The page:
Boom Supersonic XB-1 Demonstrator Won’t Fly In 2023

Daniel Fowkes
30 Dec 2023
· Aircraft 
Boom has once more missed its timeline for a first flight of the XB-1 demonstrator as it continues to edge closer to its prospective deadline for producing the full-scale Overture which will mark a return to Supersonic travel.

Boom Supersonic has once more missed a timeline for its XB-1 Demonstrator’s first flight, a feat it promised would occur for several years now.

During 2023, Boom announced on several occasions it was on track for a 2023 first flight of the XB-1. However, it has now been revealed this won’t be happening.

Boom’s XB-1 Delays

Throughout 2023, Boom has ticked off critical milestones in the XB-1 program that could allow for the first flight to occur this year.

Boom says that the XB-1 is configured for flight. However, the first flight will now be planned for early 2024 with no specific month/timeframe other than “early.”

While we didn’t get to see XB-1 take flight this year, that historic moment is now imminent. We always knew building the world’s first independently developed supersonic jet would be challenging, and I remain proud of our progress towards supersonic flight.

Blake Scholl, founder and CEO of Boom Supersonic.

Three successful safety enhancements have been made to the XB-1 thus far, which is a crucial reason Boom says they’ve been forced to veer off schedule for the XB-1’s first flight.

However, Boom Supersonic’s first flight of the XB-1 has been promised since the turn of the decade and has continued to be pushed back.

Additionally, several analysts are critical of how the XB-1 will benefit Boom’s full-scale Overture following the 2022 major redesign to the program, which gave Overture a fourth engine.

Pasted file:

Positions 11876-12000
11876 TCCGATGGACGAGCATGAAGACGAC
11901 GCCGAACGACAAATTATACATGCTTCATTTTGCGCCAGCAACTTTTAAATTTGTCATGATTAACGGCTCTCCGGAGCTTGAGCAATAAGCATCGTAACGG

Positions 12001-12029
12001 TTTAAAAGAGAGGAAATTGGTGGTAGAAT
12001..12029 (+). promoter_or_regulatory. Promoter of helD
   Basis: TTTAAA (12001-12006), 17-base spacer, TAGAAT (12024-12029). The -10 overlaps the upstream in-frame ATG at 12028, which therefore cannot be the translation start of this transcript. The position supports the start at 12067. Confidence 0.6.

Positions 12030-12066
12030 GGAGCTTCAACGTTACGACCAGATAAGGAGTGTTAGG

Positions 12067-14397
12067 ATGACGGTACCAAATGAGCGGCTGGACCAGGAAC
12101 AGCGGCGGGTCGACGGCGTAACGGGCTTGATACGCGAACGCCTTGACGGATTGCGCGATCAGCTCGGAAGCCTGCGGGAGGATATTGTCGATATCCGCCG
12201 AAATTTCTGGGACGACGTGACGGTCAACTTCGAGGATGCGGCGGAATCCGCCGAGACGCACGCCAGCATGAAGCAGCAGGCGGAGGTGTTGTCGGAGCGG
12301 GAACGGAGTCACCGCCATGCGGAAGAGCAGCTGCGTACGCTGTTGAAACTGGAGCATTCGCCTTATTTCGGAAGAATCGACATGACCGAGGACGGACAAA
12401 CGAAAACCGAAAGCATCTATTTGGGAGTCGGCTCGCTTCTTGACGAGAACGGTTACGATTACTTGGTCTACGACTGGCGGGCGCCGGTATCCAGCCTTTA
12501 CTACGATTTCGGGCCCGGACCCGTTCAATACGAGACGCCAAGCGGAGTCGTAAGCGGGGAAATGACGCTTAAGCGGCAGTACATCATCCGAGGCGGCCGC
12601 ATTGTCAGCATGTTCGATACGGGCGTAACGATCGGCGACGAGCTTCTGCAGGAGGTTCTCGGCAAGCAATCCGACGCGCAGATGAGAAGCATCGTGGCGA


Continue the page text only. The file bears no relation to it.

The Upcoming Overture

Boom Supersonic is focused on developing a supersonic passenger aircraft, with their flagship project named “Overture.”

If released, the aircraft will mark a return to Supersonic travel and revolutionise it once more, bringing fast and efficient flying between points around the world.

Boom hopes it can bring maximum efficiency towards Overture to align with several customers’ and government bodies’ upcoming regulations regarding emissions.

Overture will now feature four engines, following a substantial redesign revealed in 2022. The mission would be to enter the aircraft into service by the end of the 2020s.

Criticism Of Boom Is High

Despite Boom’s substantial ambitions within the industry, several parties are also very critical of its place and how promising its business case is.

Boom targets a substantial market for Supersonic travel looking into the 2030s and has successfully attracted high-profile customers such as American Airlines and United. However, undoubtedly included in these contracts are clauses for an easy exit.

As a result, this poses the question of whether the deals from the respective companies are more directed toward shareholders and, for PR purposes, to indicate the airline is forward-thinking.

Boom’s timeline for EIS, production beginning, first flight and such has thus far been wildly inaccurate. The XB-1, affectionately known as ‘Baby Boom’, was initially expected to fly towards the latter stages of the 2010s. However, now Boom cites an early 2024 debut.

Despite these delays, construction of its Superfactory has continued and progressed rapidly. However, other visible concerns are present involving funding for the project amid the realisation the project will cost more than Boom has.

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  1. anyone with half an ounce of critical thinking has been scratching their heads in wonder
    wonder why people would invest
    wonder why the airlines that invested didnt listen to those saying its a dream that cant met
    i mean, at its core, to put it all in perspective, they (boom) think that (provided they meet all the timeframes, something they havent got a good track record off) and produce the same amount of a350’s as airbus, in the same amount of time frame, all from a ZERO production knowledge, or even great data about flying etc

    1. Post

      You certainly make some valid points, Jeremy. Many would argue any investments are done so ina manners that will not be detrimental to the company in question if Boomwerere to go under a,nd in the case of the airlin,es can be viewed as fantastic PR. I’ll be interested to see what happens. Thanks for reading and supporting!

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